This is the first study to address how parental vaccine refusals impact physicians personally. In Hendricks' editorial about the article by Flanagan-Klygis et al.,19
he takes issue with the authors for assuming that parental vaccine refusals negatively affect the physician-parent relationship.23
The findings from the current study support Flanagan-Klygis and colleagues' assumption that parental vaccine refusals are viewed negatively by pediatricians.19
Physicians who report a negative impact are significantly more likely to self-report working in suburban, solo/group practices with families from higher physician-estimated SES, and to care for larger numbers of families with vaccine concerns and/or refusals. Perhaps most importantly, physicians who report being negatively impacted are significantly more likely to dismiss families who refuse vaccines.
Negative feelings on the part of physicians may interfere with their ability to communicate and form trusting relationships with families who refuse vaccines. Poor communication and dismissal of families limit open discussion with parents and may make it harder to convince hesitant parents to immunize their children.7,24
Several studies have postulated that the number of parental vaccine concerns is likely to have increased since 2000 due to the controversy over thimerosal in vaccines, increased media coverage of unfounded links between vaccines and autism, and the increased number of vaccines being recommended for children.2,10,20
This study suggests that such an increase in parental concerns may be the case, at least in Connecticut, as the great majority of respondents noted an increase in parental vaccine concerns in the last five to 10 years. Similar to national studies, 83% of pediatricians in this study reported parents in their practices who refused some vaccines, and 60% reported families who refused all vaccines.19
The physicians' perspective in this study supports findings from previous studies that children who are undervaccinated due to parental choice tend to be from families with higher SES and have parents with college degrees when compared with children who are fully vaccinated or who are undervaccinated due to other reasons.2,5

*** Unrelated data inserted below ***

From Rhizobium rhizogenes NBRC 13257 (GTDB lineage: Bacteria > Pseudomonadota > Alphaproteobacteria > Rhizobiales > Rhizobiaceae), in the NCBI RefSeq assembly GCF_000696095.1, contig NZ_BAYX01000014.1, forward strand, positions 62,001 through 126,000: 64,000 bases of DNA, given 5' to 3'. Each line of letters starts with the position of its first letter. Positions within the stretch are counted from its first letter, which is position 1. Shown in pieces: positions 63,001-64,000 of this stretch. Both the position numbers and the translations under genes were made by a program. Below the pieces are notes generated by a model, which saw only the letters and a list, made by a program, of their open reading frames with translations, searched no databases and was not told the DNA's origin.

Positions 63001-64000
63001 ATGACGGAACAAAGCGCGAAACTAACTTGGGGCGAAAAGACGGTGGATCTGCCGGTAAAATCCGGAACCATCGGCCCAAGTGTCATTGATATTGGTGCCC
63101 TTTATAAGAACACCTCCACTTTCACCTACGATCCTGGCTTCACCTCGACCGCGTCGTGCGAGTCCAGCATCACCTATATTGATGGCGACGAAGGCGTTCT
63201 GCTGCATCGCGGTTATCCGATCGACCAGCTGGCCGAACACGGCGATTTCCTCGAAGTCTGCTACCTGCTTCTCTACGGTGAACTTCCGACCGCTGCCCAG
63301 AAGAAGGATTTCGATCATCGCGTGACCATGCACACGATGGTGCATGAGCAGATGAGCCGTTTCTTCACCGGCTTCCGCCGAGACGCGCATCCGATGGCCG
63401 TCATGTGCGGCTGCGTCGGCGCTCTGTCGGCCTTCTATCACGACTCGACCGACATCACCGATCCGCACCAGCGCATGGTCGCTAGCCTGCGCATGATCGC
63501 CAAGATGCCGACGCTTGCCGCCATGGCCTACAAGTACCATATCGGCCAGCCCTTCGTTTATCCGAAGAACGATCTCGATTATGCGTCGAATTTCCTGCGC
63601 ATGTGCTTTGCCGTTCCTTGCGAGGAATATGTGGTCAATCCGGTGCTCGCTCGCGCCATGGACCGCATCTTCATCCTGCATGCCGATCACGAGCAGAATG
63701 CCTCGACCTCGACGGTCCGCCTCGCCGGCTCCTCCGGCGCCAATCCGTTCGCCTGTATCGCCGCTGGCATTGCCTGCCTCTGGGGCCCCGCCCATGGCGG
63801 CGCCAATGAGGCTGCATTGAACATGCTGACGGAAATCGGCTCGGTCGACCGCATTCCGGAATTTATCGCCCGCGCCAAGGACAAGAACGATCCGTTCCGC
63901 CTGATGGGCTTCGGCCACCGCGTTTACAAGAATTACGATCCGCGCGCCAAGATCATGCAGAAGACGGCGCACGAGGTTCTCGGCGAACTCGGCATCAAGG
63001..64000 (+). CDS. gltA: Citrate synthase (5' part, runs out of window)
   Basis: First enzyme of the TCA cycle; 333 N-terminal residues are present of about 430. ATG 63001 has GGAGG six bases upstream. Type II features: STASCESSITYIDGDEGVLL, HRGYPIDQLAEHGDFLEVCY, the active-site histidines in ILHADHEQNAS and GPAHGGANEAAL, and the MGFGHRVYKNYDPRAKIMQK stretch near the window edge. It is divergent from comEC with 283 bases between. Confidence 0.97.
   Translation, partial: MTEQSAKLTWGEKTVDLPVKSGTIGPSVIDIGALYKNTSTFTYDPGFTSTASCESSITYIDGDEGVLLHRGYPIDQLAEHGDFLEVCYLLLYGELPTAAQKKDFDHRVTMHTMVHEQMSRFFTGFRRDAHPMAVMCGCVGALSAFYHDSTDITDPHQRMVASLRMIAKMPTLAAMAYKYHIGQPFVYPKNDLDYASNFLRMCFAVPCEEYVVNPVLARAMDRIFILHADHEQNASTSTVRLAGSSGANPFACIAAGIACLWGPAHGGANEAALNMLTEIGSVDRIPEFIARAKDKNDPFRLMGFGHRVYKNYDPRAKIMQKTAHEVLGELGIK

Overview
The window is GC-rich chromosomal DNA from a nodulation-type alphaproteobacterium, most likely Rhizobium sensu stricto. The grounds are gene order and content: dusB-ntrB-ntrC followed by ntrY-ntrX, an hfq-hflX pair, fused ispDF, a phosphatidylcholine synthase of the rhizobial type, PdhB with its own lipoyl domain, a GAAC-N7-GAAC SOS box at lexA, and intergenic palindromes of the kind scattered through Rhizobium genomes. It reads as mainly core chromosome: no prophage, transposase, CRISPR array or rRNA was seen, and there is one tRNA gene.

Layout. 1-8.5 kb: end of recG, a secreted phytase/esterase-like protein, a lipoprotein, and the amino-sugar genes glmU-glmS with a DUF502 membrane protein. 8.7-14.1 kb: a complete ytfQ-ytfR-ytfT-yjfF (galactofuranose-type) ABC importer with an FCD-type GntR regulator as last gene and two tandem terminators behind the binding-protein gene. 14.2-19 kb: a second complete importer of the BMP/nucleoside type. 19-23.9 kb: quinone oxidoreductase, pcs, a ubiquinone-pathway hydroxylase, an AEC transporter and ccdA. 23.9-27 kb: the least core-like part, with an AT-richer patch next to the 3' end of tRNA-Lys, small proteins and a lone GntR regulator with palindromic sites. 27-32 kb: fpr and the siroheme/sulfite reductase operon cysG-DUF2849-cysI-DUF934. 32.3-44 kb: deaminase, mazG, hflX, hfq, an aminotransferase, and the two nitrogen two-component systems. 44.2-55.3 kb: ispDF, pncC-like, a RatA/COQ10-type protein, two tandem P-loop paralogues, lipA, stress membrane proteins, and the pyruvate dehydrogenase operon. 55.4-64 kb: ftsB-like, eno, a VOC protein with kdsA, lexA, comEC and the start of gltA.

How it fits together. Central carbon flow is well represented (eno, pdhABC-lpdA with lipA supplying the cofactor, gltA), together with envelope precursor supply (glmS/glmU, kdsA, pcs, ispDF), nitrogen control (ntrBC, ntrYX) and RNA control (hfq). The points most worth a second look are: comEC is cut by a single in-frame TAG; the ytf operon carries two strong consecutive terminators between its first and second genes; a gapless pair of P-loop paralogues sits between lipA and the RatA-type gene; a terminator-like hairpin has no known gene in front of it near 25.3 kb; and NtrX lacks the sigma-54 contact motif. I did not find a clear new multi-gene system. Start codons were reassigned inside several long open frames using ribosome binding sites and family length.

Most of these previous studies have addressed this issue by gathering information from parents about their SES and education level. This study supports these findings by examining physician-reported estimates of the SES and education levels of the families in their practices. Suburban respondents serving families with higher physician-estimated SES and education levels report “more or many more” parental vaccine safety concerns and refusals, significantly higher percentages of families with vaccine concerns, and more families delaying and refusing vaccines compared with their urban colleagues who care for poorer families with less educated parents. There are many potential reasons as to why this is the case. Wealthier parents may have better access to the Internet and media sources that discuss potential vaccine safety issues and more time to devote to investigating potential concerns. Also, families who are wealthier and more educated may feel more empowered to question physicians' and governmental recommendations about immunizations.
Only two previous studies have sought to determine how commonly physicians dismiss families who refuse vaccines from their practices. Our finding of more than 30% of respondents reporting having dismissed families for vaccine refusal is much higher when compared with findings from a 2001 survey of AAP fellows in which 5% of pediatricians routinely dismissed families who refused vaccines and 18% sometimes dismissed families, and it is similar to the 39% dismissal rate found when asking physicians what they would hypothetically do if parents refused vaccines.19,25
Physicians who practice in suburban areas and see families with higher physician-estimated SES were more likely to dismiss families who refuse vaccines than were physicians who practice in urban, hospital settings with poorer or working-class families (as estimated by physicians). Physicians who choose to practice in urban areas and hospital settings with poorer populations may inherently have different philosophies about terminating families when compared with their suburban colleagues. This is partly borne out by our study finding that urban physicians are significantly less likely to agree with the practice of dismissing families for refusing some or all vaccines than suburban physicians. However, this finding does not hold true for practice type or for physician-estimated parental SES or education level. Physicians who work in hospital or university settings and care for lower physician-reported SES families do not differ from other physicians in agreeing or disagreeing with the dismissal of families for vaccine refusal. Physicians who work in hospital or university settings may need to comply with institutional guidelines on dismissal of patients and, therefore, may be unable to act on their personal opinions about families who refuse vaccines. Physicians who work in private practices may have more leeway as to when or if they dismiss patients.